Tommie Martin took her ongoing fight for forest health and safety to Washington, D.C. earlier this month.
She wanted to get Congressman Rick Renzi, Senator Jon Kyl and other members of the Arizona congressional delegation to hear her arguments for more funds to clean up the national forests in Gila County. While the trip was announced earlier this year, Martin wanted to wait until the timing was right -- when Congress was working on the budget for the 2006-2007 fiscal year.
"This is the most important thing to me right now," Martin said.
She said Renzi suggested $300 million be included in the House appropriations for the Forest Service fuels reduction project. "Because of how it was presented by Renzi, if it is approved, it is something the Forest Service can take or leave," Martin said. "I am trying to get Kyl to make it a hard earmark."
In addition to pushing for money in the 2006-2007 budget, which will not be available until after October, Martin also sought to latch onto any leftover funds there might be to get more work done this year.
"Kyl said he believed there was money available and if I put together a strategy, he would help me," Martin said. "I thought it was a long shot, but now there is a very good likelihood we can get something on the ground before October."
Her grand plan is to get the leftover 2006 money by the end of June and start making use of it by fall. Then she will push as hard as she can to get $2 million ushered through by Kyl for 2007.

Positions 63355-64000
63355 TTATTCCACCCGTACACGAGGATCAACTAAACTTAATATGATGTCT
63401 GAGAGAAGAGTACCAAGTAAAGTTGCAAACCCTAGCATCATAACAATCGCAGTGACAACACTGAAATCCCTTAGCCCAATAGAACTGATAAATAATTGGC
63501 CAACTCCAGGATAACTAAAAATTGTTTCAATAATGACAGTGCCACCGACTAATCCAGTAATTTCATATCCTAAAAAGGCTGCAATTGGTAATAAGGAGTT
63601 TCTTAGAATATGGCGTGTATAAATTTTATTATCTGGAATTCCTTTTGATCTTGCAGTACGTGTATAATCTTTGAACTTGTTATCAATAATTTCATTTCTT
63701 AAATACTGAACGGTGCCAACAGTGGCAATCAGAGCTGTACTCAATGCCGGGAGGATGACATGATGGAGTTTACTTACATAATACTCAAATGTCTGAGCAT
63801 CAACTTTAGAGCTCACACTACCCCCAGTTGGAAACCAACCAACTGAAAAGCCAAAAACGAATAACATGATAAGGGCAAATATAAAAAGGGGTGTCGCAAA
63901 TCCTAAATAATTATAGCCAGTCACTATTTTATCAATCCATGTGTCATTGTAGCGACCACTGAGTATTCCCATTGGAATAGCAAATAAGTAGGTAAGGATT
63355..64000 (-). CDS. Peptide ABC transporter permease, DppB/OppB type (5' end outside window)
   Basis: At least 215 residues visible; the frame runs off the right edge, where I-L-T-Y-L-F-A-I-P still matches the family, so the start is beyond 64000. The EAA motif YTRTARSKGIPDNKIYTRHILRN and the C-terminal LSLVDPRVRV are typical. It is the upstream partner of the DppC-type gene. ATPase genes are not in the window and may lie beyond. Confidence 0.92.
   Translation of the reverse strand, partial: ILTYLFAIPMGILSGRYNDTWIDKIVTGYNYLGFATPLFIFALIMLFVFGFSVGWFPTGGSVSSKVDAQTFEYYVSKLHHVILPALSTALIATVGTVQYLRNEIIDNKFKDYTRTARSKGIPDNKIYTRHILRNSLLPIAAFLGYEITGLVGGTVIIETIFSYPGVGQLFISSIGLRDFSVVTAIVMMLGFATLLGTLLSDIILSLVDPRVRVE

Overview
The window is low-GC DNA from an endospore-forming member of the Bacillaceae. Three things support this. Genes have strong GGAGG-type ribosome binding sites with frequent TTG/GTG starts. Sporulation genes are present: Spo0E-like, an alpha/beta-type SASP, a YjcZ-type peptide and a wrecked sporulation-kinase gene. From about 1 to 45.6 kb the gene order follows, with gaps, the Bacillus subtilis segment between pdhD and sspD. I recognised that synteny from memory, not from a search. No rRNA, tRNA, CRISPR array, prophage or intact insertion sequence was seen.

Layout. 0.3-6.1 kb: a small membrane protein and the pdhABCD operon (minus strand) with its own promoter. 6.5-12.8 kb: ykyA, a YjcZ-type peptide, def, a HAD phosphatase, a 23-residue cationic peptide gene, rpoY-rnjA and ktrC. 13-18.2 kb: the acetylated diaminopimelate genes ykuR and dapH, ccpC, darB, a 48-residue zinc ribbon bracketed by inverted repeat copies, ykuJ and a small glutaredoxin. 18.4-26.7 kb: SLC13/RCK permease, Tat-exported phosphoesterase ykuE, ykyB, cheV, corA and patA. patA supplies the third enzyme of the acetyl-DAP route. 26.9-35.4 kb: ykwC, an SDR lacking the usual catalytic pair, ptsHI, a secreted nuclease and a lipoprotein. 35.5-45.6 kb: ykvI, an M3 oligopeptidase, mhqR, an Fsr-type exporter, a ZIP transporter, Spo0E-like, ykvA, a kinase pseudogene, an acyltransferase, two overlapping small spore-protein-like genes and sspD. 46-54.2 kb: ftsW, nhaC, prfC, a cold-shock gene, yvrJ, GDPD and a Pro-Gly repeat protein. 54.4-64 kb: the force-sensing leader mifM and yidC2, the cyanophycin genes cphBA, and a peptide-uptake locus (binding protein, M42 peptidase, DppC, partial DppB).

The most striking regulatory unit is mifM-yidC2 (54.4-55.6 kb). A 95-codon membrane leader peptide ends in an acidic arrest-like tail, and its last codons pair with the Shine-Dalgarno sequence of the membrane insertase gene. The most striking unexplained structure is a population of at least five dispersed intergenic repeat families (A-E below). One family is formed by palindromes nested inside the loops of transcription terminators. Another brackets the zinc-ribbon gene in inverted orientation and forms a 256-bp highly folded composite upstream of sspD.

But she won't stop there. Martin also wants to work with the Forest Service and Congress to get planning completed to jump-start the biomass industry in 2008. Martin believes there is enough usable forest fuels to make the biomass industries pay for forest restoration. She said she believes letting the lumber and livestock industries back into the national forests will help maintain (the forest ecosystem).
"There are billions of dollars locked up in our forests, the presence of which is choking the life out of the forest and turning it into a tinderbox," Martin said. "The profitable removal of that product (the unhealthy pine and brush) would not only return health and functioning to the forest, it would also significantly improve the economies of the communities within the forests. It is time we demanded healthy forests and healthy economies."
By showing the Arizona congressional delegation the amount of money the county has spent on firebreaks, Martin said, "What I'm telling Congress is we've decided to partner up. By the first of July we will have put about $1 million in new water sources, new water resources and firebreaks to fireproof us from a forest we shouldn't have to be afraid of -- (a forest that is) the result of 100 years of failed policy.
"We're not going to Washington with our hand out. We have our hand full of partnering dollars to keep us from burning down, and we must insist on help to get (the forest) cleaned out."